On 1 September 1920, Maglione was appointed Nuncio to Switzerland and Titular Archbishop of Cesarea di Palestina by Pope Benedict XV. He received his epsicopal consecration on the following 26 September from Cardinal Pietro Gasparri, with Archbishops Bonaventura Cerretti and Lorenzo Schioppa serving as co-consecrators, in the church of Santa Maria in Trastevere. Archbishop Maglione was later named Apostolic Nuncio to France on 23 June 1926. Upon his arrival in France he was resentfully considered pro-German, but had become so liked by the French Government before he left the post that he was reported to have had a hand in forming the Hoare-Laval Pact during the Italo-Ethiopian War.[1] During his nunciature in France, on 25 July 1930, Maglione ordained Yves Congar to the priesthood.

Cardinal Secretary of State

Pope Pius XI created him Cardinal-Priest of Santa Pudenziana in the consistory of 16 December 1935, and then Prefect of the Sacred Congregation of the Council on 22 July 1938. Cardinal Maglione was one of the cardinal electors who participated in the 1939 papal conclave, which selected Pope Pius XII. Pius XII, who was a former schoolmate of Maglione's, tapped Maglione to succeed him as Vatican Secretary of State on 10 March 1939.

His tenure as Secretary of State included most of World War II and the Holocaust, much of his work being documented in the eleven volumes of the Vatican's wartime documents, Actes et Documents du Saint Siège relatifs à la Seconde Guerre Mondiale. After falling under Nazi occupation, Lithuania appealed to the Vatican to reintegrate its dioceses into the country and replace its bishops, to which Maglione responded, "The government of Kaunas should appreciate, that the Holy See cannot run behind armies and change bishops as combatant troops occupy new territories belonging to countries other than their own."[2]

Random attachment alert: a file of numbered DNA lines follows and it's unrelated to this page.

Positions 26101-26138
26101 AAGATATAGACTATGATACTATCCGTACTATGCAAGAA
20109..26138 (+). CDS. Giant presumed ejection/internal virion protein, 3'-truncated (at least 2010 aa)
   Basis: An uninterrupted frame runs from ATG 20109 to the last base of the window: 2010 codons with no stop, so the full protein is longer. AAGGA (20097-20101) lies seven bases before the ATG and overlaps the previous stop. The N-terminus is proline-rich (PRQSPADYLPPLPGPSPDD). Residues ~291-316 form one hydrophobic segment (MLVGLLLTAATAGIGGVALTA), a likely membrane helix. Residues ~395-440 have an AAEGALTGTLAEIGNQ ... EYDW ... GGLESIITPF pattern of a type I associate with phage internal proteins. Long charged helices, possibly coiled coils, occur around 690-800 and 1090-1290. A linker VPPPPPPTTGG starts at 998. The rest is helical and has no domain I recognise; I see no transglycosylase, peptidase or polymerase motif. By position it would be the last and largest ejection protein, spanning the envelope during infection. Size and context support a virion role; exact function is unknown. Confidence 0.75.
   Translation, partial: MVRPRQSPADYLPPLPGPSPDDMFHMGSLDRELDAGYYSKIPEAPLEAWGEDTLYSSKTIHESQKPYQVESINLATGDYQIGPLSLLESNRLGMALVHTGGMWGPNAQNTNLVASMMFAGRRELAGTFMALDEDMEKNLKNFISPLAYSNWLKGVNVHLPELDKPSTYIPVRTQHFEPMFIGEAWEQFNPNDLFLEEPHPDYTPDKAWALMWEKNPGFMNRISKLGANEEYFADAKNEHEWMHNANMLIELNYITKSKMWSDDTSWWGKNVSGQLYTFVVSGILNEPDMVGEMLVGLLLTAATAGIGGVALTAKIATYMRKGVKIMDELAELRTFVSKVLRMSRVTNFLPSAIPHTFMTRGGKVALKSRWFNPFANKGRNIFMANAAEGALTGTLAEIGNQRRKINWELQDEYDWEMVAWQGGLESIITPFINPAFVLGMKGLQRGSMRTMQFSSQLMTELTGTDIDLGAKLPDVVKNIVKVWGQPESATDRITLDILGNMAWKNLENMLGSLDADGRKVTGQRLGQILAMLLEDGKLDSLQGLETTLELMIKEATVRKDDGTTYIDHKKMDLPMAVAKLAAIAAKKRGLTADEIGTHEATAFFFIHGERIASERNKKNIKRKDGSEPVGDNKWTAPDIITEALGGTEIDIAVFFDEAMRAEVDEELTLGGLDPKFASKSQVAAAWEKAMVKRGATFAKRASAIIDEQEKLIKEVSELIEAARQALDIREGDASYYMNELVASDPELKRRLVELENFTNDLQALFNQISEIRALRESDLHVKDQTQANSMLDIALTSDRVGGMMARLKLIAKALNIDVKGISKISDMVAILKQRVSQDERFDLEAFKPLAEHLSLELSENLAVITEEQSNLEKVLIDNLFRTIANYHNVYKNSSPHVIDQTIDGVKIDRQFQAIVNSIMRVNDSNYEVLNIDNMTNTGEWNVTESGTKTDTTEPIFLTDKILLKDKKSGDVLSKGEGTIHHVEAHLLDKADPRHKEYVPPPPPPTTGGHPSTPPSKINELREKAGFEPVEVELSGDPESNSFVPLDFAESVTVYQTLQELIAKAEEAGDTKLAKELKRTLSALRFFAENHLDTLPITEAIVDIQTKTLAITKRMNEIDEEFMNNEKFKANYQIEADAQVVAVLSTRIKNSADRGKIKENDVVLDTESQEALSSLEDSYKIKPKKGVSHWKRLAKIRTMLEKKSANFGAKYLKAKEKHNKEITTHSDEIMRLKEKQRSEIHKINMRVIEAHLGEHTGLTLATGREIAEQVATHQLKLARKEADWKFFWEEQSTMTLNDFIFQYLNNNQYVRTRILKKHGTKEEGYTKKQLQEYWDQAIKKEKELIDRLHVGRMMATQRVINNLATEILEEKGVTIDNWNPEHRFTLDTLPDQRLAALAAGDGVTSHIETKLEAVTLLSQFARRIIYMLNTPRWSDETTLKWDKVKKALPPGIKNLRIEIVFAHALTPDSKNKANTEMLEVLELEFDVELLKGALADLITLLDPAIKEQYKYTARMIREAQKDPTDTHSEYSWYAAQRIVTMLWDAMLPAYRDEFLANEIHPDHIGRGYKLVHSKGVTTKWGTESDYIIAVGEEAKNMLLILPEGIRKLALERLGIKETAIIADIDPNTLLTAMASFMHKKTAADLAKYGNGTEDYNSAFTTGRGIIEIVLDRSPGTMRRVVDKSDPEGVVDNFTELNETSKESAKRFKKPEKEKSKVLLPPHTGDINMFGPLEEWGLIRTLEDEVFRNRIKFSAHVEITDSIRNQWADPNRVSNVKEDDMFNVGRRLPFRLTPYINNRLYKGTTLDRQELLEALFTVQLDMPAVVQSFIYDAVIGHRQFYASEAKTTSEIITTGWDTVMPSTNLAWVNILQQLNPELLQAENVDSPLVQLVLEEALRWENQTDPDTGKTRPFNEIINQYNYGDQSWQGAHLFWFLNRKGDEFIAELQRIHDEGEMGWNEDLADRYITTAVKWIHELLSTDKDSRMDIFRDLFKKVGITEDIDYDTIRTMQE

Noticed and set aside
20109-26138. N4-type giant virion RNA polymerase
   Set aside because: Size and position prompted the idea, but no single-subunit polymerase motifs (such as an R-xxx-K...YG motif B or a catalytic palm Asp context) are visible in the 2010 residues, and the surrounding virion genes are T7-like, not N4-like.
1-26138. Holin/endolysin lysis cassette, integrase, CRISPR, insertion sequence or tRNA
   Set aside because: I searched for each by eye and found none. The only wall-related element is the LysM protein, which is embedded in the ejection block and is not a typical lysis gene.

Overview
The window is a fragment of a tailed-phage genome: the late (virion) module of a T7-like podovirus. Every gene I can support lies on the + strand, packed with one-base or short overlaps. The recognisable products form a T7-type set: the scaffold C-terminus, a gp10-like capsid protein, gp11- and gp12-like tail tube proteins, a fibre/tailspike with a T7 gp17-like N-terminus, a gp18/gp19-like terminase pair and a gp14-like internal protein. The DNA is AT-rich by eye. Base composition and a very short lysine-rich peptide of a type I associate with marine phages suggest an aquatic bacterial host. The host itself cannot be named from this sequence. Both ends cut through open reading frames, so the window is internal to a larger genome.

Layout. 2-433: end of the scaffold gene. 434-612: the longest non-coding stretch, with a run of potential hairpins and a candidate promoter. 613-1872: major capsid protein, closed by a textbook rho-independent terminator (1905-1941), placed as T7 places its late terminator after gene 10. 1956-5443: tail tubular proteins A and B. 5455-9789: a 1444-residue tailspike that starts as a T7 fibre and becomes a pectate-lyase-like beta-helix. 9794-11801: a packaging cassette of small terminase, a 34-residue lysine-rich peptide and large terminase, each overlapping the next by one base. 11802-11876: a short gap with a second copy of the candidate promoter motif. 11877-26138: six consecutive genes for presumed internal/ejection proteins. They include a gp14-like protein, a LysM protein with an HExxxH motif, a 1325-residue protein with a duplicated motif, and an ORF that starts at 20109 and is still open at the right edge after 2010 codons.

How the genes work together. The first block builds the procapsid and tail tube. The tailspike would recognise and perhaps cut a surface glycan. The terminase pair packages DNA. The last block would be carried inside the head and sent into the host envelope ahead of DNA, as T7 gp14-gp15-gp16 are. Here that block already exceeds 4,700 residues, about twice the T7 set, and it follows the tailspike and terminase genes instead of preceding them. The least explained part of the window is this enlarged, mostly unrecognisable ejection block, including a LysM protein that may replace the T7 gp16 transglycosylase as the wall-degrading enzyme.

Cardinal Maglione died a year before the war's end in his native Casoria, from neuritis and circulatory ailments. Upon his death, Pius XII assumed the duties of the office himself, with assistance from Domenico Tardini and Giovanni Battista Montini.

He vigorously defended Pius XII's wartime diplomacy, once declaring, "If you ask why the documents sent by the Pontiff to the Polish bishops haven not been made public, know that it seems better in the Vatican to follow the same norms, the Polish bishops themselves follow...Isn’t this what has to be done? Should the father of Christianity increase the misfortunes of Poles in their own country?"[3] The relationship between Maglione and the Pontiff was so close that Italians were known to joke that whenever Pius XII went out without his maglione (Italian for "sweater"), he caught cold.[4]


  1. ^ TIME Magazine. The Triple Tiara 20 March 1939
  2. ^ Blet 73
  3. ^ Blet 84
  4. ^ TIME Magazine. Milestones 4 September 1944


  • Pierre Blet, Pius XII and the Second World War, London, Boston, 1997
  • biographical details
  • 14 (2009): 385–406The Catholic Social Science ReviewMary Gloria Chang, "The Vatican and the German Resistance During World War II: 1939–1940"
Catholic Church titles
Preceded by
Bonaventura Cerretti
Apostolic Nuncio to France
23 June 1926 – 22 July 1938
Succeeded by
Valerio Valeri
Preceded by
Eugenio Pacelli
Cardinal Secretary of State
10 March 1939 – 22 August 1944
Title next held by
Domenico Tardini